Seller’s Liability for Defects in Company Acquisitions

Dr. Zahide Altunbaş Sancak[1]

The Ph.D. dissertation titled “Seller’s Liability for Defects in Company Acquisitions – Specific to Joint Stock Corporations” was written under the supervision of Prof. Dr. iur. Dr. h.c. Yeşim M. Atamer in the Private Law Doctoral Program at the Institute of Social Sciences, Istanbul Bilgi University was unanimously approved by the committee. It was then compiled into a book by On İki Levha Publishing. The study aims to shed light on the question of what extent the provisions of the Turkish Code of Obligations (TCO) regulating the seller’s liability for defects can be applied in share deals of a joint stock corporation; concluding that the answer is a “yes” for acquisitions where the control of the target company passes from the seller to the buyer. The study also clarifies the term ‘defect’ in company acquisitions and the legal nature of seller’s representations and warranties, which are the most debated clauses of a share purchase agreement (SPA), scrutinizes the legal conditions for defect liability in share deals, and discusses the buyer’s optional rights and potential claims in the case of defect liability. The key points that are covered in-depth in the book and are regarded as critical for share deals in practice are outlined in this blog post.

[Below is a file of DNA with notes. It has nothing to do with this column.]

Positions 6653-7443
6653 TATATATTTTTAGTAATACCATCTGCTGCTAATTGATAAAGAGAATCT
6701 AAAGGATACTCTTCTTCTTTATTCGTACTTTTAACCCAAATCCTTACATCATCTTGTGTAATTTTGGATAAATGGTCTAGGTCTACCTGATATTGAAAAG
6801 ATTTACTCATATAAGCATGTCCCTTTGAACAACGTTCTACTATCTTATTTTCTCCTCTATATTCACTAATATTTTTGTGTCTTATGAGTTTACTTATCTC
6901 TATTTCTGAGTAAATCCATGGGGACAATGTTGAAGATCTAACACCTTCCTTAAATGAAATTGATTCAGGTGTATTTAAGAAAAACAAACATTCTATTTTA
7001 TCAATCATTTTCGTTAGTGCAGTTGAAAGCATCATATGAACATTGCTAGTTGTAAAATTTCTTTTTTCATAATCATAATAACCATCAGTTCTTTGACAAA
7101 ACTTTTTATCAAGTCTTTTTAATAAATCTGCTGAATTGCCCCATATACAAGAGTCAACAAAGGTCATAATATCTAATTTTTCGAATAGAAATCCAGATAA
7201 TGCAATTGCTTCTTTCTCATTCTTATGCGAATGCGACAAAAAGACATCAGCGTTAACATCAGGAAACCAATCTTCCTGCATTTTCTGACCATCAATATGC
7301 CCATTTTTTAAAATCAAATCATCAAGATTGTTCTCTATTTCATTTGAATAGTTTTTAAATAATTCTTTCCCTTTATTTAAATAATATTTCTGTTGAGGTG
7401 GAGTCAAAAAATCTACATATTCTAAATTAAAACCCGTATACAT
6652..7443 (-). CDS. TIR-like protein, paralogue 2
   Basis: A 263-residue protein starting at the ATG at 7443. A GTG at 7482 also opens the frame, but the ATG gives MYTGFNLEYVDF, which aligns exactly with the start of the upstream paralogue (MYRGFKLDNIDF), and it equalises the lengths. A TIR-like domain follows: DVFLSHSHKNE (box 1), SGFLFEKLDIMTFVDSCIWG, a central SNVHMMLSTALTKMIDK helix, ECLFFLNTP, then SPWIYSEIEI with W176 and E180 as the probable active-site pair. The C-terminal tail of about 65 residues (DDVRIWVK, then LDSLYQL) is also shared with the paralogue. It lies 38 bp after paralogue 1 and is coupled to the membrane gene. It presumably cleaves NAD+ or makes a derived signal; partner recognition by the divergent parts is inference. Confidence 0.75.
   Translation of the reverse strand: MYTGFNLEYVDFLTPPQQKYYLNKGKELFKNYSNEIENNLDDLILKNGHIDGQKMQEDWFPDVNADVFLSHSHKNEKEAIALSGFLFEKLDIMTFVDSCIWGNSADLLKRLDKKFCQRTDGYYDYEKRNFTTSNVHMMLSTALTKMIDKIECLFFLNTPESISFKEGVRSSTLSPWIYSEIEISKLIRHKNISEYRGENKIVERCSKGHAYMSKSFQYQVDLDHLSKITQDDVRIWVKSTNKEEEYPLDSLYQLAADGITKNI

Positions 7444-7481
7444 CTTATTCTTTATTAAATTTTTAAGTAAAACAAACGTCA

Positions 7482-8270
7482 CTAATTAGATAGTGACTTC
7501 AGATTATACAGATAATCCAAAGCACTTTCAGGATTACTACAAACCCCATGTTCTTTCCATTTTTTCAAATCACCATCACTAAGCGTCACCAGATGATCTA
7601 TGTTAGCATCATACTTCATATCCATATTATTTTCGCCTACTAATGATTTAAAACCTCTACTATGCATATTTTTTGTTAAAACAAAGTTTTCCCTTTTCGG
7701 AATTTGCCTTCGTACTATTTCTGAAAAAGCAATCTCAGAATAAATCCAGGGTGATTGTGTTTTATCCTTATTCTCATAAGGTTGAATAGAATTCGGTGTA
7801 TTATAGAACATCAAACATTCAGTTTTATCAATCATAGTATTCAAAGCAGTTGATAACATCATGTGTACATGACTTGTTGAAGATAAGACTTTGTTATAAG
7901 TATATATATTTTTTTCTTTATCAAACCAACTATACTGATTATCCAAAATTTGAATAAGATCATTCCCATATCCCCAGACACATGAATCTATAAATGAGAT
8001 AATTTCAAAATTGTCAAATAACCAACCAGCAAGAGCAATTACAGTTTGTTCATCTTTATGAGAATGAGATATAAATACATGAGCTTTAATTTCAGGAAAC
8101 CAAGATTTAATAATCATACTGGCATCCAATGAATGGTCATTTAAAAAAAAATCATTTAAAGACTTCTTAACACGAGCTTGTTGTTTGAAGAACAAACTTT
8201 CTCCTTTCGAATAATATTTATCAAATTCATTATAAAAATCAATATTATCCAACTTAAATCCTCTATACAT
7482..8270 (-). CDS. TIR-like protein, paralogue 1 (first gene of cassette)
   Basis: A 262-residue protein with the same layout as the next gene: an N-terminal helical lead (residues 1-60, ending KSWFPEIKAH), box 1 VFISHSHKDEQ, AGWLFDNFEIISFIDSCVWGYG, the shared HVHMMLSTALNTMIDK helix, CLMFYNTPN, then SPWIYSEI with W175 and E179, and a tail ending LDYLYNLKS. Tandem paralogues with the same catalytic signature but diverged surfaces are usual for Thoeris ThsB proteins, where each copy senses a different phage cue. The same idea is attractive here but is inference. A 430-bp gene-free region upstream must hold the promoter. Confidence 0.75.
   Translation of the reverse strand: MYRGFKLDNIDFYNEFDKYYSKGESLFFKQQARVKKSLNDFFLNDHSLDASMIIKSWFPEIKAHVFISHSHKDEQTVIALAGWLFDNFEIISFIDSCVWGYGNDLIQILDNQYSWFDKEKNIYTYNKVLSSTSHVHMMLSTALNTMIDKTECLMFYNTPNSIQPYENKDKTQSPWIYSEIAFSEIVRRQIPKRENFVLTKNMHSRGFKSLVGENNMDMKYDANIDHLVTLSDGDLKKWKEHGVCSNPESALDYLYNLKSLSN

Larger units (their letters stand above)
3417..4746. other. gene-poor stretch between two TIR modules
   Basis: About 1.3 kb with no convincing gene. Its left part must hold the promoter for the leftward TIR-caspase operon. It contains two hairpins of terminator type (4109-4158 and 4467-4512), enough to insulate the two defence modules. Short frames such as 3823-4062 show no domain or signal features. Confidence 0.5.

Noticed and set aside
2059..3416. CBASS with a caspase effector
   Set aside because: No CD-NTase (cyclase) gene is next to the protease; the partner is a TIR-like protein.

Applicability of the TCO’s Defect Liability Provisions in Share Deals

The German Federal Court (BGH) and German doctrine have long recognized that the seller’s liability for defects applies in transactions where all or almost all shares of the target are transferred. According to BGH, if the buyer reaches the dominant position (beherrschende Stellung) in the company by acquiring shares, the seller should be liable for the target’s defects. There is no consensus on the meaning of the phrase “almost all”; in the opinion of BGH, the ratio should be minimum 75% as it grants the authority to change the scope of activity in the articles of association (see e.g., BGH v. 2.6.1980 – VIII ZR 64/79 (KG), NJW 1980, 2408).